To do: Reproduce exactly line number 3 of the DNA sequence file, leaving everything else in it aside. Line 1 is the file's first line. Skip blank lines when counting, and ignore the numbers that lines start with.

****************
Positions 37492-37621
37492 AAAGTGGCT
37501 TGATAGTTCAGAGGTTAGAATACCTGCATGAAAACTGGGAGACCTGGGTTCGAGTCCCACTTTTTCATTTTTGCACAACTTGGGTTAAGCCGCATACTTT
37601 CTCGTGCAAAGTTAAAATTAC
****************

37501 TGATAGTTCAGAGGTTAGAATACCTGCATGAAAACTGGGAGACCTGGGTTCGAGTCCCACTTTTTCATTTTTGCACAACTTGGGTTAAGCCGCATACTTT